The rule of thumb in the conspiracy world is that any source is legitimate as long as it backs up what you are saying. One of the most overused memes is that the "Main stream media" is full of crap. Yet we see the MSM reports used over and over for every conspiracy theory.

posted on Mar, 5 2012 @ 12:55 PM

Originally posted by DavidWillts
The rule of thumb in the conspiracy world is that any source is legitimate as long as it backs up what you are saying. One of the most overused memes is that the "Main stream media" is full of crap. Yet we see the MSM reports used over and over for every conspiracy theory.

Actually the "as long as it backs up what you are saying" is the 'rule of thumb' for propaganda and agenda-driven authors, of which there is no lacking.

Since the overwhelming majority of news 'report' "producers" are part of one of five or maybe six corporate entities the term "Mainstream Media" has a lot of validity... what other "sources" are there?... I'll tell you - the one's people want to assume are automatically 'unworthy.'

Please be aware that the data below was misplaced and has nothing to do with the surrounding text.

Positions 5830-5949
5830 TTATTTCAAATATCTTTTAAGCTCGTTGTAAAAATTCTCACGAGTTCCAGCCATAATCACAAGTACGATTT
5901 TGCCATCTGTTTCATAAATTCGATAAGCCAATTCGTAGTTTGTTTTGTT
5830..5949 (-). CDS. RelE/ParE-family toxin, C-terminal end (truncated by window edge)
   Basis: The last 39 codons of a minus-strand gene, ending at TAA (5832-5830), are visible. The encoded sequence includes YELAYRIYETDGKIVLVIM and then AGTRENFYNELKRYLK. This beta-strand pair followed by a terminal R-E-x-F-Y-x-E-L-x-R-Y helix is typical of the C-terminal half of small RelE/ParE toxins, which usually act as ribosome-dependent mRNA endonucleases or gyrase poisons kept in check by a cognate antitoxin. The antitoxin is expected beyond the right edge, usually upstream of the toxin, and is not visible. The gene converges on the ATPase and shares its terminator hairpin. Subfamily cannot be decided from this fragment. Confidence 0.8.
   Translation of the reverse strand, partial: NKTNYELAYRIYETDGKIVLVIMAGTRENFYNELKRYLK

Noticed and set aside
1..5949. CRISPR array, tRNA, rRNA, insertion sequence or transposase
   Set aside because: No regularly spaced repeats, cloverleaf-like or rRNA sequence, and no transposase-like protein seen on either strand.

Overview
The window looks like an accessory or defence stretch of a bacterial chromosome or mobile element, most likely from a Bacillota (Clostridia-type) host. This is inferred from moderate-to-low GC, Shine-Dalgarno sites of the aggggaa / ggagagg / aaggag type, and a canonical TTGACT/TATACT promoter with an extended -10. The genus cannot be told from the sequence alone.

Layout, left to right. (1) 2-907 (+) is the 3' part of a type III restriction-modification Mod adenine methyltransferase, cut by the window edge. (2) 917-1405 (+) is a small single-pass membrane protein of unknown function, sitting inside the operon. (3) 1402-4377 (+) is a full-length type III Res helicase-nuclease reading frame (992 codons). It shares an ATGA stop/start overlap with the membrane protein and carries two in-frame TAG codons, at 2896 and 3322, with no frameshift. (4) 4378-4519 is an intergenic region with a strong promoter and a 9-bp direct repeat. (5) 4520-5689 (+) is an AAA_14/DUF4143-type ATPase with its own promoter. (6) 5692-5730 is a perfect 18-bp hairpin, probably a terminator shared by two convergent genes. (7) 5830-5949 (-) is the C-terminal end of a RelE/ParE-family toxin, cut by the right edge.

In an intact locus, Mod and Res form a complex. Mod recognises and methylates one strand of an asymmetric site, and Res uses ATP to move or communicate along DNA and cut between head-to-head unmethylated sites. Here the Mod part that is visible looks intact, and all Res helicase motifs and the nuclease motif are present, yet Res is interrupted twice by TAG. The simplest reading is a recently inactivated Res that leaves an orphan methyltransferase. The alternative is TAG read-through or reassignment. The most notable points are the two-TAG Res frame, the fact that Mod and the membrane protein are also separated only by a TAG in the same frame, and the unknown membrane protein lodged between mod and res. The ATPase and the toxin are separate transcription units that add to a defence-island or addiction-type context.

I wonder if it would be safe to speculate that lacking any of these truly exclusive media empires would account for there being virtually no organization poised to assume the roll of the press? Not that the existing ones are actually doing anything that could be considered 'journalistic' (generally speaking.)

The strength of the exercise we engage in is in aggregating numerous sources, biased or not, and through comparative analysis, synthesizing something much less likely to be untrue. - THAT is the rule of thumb for conspiracy sites.

edit on 5-3-2012 by Maxmars because: (no reason given)

posted on Mar, 7 2012 @ 04:50 AM
reply to post by Maxmars

Thank you for you well composed and thought out reply.

Your evaluation has been a great help for me. I think it highlights well the point that often us as seekers of truth, overlook the adequacy of a source when it seems to suit our opinion or argumental point of view.

I think you are right in saying that the bias presented within a source should be integrated into the discussion as I think this will help dissect the disinformation presented in said source. I think this also emphasises the point that authors of these sources should be more scrutinised rather than the company they are representing their material through.